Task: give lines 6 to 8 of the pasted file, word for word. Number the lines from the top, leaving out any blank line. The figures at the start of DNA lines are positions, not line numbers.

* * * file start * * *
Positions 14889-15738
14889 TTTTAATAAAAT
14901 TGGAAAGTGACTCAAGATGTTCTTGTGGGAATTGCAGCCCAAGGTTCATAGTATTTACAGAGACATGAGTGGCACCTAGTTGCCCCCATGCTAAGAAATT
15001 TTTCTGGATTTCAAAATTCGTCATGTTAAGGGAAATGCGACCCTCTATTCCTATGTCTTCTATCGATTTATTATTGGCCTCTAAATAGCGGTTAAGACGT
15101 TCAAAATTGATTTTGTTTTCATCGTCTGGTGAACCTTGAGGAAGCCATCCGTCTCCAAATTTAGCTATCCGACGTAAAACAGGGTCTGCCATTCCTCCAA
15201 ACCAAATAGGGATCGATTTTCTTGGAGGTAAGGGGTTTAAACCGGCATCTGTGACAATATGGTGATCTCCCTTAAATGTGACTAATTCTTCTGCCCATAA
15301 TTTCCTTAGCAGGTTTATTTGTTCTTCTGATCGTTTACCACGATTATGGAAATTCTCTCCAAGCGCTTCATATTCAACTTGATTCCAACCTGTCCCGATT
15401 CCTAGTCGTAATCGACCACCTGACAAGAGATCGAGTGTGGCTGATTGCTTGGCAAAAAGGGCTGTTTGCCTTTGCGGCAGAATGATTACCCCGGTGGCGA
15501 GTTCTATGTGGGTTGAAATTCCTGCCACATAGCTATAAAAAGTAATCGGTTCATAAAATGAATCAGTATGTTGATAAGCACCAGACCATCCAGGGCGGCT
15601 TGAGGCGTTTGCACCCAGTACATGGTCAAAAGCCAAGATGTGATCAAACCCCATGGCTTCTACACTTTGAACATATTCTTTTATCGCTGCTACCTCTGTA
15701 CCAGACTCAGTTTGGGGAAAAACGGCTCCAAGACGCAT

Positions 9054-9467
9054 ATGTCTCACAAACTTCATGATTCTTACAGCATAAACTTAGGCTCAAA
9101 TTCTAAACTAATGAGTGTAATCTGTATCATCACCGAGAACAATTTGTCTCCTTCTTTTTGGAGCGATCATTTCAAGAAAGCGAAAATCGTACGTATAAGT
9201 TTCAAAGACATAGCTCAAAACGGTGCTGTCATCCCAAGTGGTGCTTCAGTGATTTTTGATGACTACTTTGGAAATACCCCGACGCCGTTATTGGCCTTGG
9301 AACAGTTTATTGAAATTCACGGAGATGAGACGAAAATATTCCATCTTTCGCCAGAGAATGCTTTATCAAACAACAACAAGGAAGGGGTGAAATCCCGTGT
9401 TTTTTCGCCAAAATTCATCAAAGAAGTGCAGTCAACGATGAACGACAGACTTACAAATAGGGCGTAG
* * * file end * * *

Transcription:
15201 ACCAAATAGGGATCGATTTTCTTGGAGGTAAGGGGTTTAAACCGGCATCTGTGACAATATGGTGATCTCCCTTAAATGTGACTAATTCTTCTGCCCATAA
15301 TTTCCTTAGCAGGTTTATTTGTTCTTCTGATCGTTTACCACGATTATGGAAATTCTCTCCAAGCGCTTCATATTCAACTTGATTCCAACCTGTCCCGATT
15401 CCTAGTCGTAATCGACCACCTGACAAGAGATCGAGTGTGGCTGATTGCTTGGCAAAAAGGGCTGTTTGCCTTTGCGGCAGAATGATTACCCCGGTGGCGA